Background: Because of the spectrum of intrapulmonary vascular dilation that characterizes hepatopulmonary syndrome (HPS), PaO2 while breathing 100% oxygen varies. Abnormal extrapulmonary uptake of 99mTc macroaggregated albumin (MAA) after lung perfusion is common. Goal: To describe relationships between (1) severity of liver disease measured by the Child-Pugh (CP) classification; (2) PaO2 while breathing room air (RA) and 100% oxygen on 100% oxygen; and (3) extrapulmonary (brain) uptake of 99mTc MAA after lung scanning. Methods and patients: We prospectively measured PaO2 on RA, PaO2 on 100% oxygen, and brain uptake after lung perfusion of 99mTc MAA in 25 consecutive HPS patients. Results: Mean PaO2 on RA, PaO2 on 100% oxygen, PaCO2 on RA, and 99mTc MAA brain uptake were similar when categorized by CP classification. Brain uptake was abnormal (≥ 6%) in 24 patients (96%). Brain uptake was 29 ± 20% (mean ± SD) and correlated inversely with PaO2 on RA (r = -0.57; p < 0.05) and PaO2 on 100% oxygen (r = -0.41; p < 0.05). Seven patients (28%) had additional nonvascular pulmonary abnormalities and lower PaO2 on 100% oxygen (215 ± 133 mm Hg vs 391 ± 137 mm Hg; p < 0.007). Eight patients (32%) died. Mortality in patients without coexistent pulmonary abnormalities was associated with greater brain uptake of 99mTc MAA (48 ± 18% vs 25 ± 20%; p < 0.04) and lower PaO2 on RA (40 ± 7 mm Hg vs 57 ± 11 mm Hg; p < 0.001). Conclusion: The degree of hypoxemia associated with HPS was not related to the CP severity of liver disease. HPS patients with additional nonvascular pulmonary abnormalities exhibited lower PaO2 on 100% oxygen. Mortality was associated with lower PaO2 on RA, and with greater brain uptake of 99mTc MAA.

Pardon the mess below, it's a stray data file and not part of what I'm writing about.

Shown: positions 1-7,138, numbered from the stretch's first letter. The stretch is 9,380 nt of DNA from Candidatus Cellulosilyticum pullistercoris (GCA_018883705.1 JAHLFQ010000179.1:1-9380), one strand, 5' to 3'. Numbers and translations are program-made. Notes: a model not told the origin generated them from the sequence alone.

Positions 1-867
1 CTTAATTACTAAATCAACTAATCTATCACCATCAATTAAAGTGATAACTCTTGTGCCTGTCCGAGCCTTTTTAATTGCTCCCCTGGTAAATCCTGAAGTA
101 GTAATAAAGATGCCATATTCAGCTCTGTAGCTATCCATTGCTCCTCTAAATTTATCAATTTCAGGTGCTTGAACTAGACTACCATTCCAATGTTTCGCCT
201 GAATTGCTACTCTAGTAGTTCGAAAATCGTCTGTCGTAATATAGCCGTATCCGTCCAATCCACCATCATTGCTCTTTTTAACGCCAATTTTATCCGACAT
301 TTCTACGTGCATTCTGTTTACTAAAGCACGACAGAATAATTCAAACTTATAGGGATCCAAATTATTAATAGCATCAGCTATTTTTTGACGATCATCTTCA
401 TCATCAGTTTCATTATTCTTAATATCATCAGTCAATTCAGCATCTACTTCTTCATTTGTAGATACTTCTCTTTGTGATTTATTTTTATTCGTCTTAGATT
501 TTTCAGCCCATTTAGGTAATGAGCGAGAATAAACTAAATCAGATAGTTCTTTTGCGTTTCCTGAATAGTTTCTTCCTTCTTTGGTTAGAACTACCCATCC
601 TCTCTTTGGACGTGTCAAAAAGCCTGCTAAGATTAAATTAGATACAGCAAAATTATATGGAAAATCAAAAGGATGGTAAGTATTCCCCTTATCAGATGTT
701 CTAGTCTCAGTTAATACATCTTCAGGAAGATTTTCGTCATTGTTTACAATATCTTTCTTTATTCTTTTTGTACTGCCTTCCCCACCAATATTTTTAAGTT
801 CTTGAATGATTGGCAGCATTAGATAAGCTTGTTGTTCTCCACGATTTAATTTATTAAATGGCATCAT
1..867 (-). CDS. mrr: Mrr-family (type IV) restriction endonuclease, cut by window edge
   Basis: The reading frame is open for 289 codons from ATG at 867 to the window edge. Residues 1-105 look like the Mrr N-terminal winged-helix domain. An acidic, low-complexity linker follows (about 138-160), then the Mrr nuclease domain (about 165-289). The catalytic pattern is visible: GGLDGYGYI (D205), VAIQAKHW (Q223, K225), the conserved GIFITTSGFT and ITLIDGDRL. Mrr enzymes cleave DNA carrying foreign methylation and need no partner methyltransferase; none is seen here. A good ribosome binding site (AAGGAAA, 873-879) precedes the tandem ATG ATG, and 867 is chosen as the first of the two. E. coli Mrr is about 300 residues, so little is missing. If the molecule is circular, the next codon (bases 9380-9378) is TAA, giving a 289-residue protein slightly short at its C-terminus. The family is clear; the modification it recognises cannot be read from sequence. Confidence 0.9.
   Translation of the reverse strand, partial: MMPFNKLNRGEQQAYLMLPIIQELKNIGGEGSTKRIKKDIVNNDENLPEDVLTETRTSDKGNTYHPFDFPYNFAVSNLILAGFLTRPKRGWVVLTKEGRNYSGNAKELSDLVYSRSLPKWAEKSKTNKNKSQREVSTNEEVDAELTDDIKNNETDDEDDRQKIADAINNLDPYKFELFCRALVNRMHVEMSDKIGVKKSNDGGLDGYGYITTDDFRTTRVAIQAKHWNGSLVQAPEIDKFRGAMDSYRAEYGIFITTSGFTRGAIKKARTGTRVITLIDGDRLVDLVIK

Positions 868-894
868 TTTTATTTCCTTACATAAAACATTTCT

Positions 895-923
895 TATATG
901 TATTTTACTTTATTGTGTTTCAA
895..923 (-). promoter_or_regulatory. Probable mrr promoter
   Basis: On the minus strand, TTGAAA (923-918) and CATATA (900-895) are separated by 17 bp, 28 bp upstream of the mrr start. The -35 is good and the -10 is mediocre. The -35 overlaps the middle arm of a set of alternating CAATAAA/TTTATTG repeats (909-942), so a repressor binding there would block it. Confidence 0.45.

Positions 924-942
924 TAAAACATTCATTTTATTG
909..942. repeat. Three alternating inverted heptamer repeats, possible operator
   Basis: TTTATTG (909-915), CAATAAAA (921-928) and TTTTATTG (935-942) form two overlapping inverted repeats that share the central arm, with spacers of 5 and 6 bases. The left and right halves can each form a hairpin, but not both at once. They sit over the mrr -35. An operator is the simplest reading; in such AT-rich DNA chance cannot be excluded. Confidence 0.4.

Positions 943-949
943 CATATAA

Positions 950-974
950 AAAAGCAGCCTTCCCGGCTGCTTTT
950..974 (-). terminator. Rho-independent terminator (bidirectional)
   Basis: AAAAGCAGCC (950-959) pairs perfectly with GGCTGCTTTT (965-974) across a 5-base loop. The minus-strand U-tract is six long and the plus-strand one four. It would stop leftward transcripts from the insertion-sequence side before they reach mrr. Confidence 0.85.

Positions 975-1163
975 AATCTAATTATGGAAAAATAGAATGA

- Intrapulmonary shunt
- Liver transplantation
- Lung scanning
ASJC Scopus subject areas
- Pulmonary and Respiratory Medicine
- Critical Care and Intensive Care Medicine
- Cardiology and Cardiovascular Medicine